observing the rules in the first place, and without denying that in many circumstances disciplinary action is wholly justified, firms are anxious to ensure that, if threatened with such proceedings, they have the assurance of a reasonable opportunity to seek to persuade the authority that it should not so proceed. It could, for example, be because the authority is mistaken as to the facts, has overlooked mitigating circumstances or perhaps is even treating the firm unfairly or inconsistently. I beg to move.

9.30 p.m.

Lord Bach: My Lords, Amendment No. 161VA would add a new factor to which the authority must have regard in its policy on setting penalties: whether the alleged contravenor brought the matter to the FSA's attention.

Everyone would agree that any reasonable public authority is bound to take due account of whether a person drew the authority's attention to a contravention. In another field it would be called good mitigation. The act of "owning up" is clearly a factor that should be taken into account. That is part of establishing an effective collaborative relationship between regulator and regulated.

Indeed, the authority has already made clear that this would be one of the factors that it would take into account in its policy on imposing fines on authorised persons under Part XIV and approved persons under Part V. As has been pointed out, this was factor (g) in a list of factors to be taken into account on page 36 of the authority's Consultation Paper 17, entitled Enforcing the New regime, published in December 1998.

Other factors listed on page 36 of that paper include the degree of co-operation shown in the investigation of a breach, or steps taken to prevent similar problems arising in future, neither of which appears on the face of the Bill.

Similarly, the authority dealt with the factors to be taken into account when deciding to impose financial penalties for market abuse on page 53 of CP17. These include the degree of co-operation with FSA inquiries and steps taken to address the misconduct in question. It is in any case right that we should not include factors here that are not included in the exactly equivalent provisions in relation to the financial penalty powers in, first, Part V, approved persons in Clause 69, secondly, Part VI, official listing in Clause 91, and, thirdly, Part VIII, market abuse in Clause 120.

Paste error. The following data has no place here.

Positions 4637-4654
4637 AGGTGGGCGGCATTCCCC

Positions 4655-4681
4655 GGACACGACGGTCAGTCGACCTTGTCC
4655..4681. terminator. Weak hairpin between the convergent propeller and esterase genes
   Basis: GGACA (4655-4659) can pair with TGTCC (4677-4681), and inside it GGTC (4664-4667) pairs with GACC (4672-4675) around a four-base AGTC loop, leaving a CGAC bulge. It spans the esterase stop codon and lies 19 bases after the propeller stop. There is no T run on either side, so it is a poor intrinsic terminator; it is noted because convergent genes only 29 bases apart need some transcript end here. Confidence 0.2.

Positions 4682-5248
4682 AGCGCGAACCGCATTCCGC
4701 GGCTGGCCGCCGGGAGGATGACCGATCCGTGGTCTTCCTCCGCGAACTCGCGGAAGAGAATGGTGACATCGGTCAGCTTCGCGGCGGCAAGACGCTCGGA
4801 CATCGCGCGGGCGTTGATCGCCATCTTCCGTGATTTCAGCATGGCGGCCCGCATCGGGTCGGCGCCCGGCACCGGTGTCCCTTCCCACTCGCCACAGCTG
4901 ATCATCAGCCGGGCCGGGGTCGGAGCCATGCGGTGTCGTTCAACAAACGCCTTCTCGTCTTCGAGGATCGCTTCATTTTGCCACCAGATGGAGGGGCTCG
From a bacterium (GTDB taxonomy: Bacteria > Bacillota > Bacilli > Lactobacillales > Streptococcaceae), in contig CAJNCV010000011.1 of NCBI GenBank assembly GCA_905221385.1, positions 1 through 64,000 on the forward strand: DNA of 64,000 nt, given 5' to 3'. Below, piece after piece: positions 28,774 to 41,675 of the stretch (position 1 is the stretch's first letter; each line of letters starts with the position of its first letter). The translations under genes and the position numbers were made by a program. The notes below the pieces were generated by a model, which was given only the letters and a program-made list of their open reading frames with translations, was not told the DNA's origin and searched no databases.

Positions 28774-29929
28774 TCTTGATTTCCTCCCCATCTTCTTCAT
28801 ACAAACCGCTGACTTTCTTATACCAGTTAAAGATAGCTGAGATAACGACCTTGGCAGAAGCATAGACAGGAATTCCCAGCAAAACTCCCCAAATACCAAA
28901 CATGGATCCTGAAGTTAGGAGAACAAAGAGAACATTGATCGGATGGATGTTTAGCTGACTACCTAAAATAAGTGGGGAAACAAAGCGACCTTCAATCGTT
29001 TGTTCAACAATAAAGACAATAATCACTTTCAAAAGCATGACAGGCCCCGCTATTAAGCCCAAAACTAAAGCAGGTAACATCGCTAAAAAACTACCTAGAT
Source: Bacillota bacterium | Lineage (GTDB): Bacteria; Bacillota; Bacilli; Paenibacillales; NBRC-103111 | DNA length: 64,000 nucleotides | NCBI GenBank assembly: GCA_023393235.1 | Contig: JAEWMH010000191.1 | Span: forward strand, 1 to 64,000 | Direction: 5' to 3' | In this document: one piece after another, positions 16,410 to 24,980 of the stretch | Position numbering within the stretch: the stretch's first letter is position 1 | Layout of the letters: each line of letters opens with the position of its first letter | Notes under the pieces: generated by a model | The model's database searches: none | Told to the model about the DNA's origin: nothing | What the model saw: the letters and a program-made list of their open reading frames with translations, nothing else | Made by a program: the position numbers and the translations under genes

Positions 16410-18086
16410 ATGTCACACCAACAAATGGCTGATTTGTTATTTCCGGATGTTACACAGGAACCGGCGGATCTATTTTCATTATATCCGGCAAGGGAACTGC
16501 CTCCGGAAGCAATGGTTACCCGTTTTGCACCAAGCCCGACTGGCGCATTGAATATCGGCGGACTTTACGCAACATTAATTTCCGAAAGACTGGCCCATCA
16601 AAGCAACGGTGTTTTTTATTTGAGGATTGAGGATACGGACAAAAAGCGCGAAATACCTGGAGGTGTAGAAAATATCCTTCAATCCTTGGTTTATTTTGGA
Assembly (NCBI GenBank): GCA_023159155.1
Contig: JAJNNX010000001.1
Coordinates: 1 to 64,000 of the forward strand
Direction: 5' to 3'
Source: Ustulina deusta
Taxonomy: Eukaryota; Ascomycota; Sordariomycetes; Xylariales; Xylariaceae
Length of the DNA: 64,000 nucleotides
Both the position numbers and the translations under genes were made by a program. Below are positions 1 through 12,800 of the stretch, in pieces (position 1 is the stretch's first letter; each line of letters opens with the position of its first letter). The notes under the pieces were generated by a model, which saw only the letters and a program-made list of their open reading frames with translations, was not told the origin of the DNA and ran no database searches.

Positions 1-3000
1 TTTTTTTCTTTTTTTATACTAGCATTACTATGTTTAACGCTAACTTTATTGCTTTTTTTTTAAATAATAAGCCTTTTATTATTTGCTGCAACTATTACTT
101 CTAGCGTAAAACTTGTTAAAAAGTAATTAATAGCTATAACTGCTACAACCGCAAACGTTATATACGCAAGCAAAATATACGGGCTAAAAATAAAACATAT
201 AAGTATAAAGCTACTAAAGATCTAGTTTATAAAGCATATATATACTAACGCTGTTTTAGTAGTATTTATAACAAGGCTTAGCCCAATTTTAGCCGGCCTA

The point is that we have identified in Clause 206 particular factors which the joint committee said should be given particular weight, but these are not exhaustive. There are clearly other factors that any reasonable public authority should take into account, one of which is whether or not the person owned up.

The FSA is well aware of that and has reflected it in its proposed policy. Indeed, it has reflected it on a wider basis than would be implied by the amendment in isolation. The policy will be carried through to its enforcement manual, which it will publish soon for further consultation.

9 May 2000 : Column 1474

Amendments Nos. 161TA and 161UA seek to expand the scope of the statement of policy to be issued under Clause 206 to include a statement as to the circumstances in which the FSA will take disciplinary measures under Part XIV as opposed to the policy on imposing financial penalties. We submit that that, too, is unnecessary.

Page 35 of CP17 listed criteria which the FSA proposed to take into account in determining whether to take disciplinary action. As with the factors in fining decisions already referred to, these criteria for disciplinary actions received broad support during the process of consultation on CP17. Again, the FSA's draft enforcement manual will specifically cover these criteria, so there will be a further opportunity for consultation on them.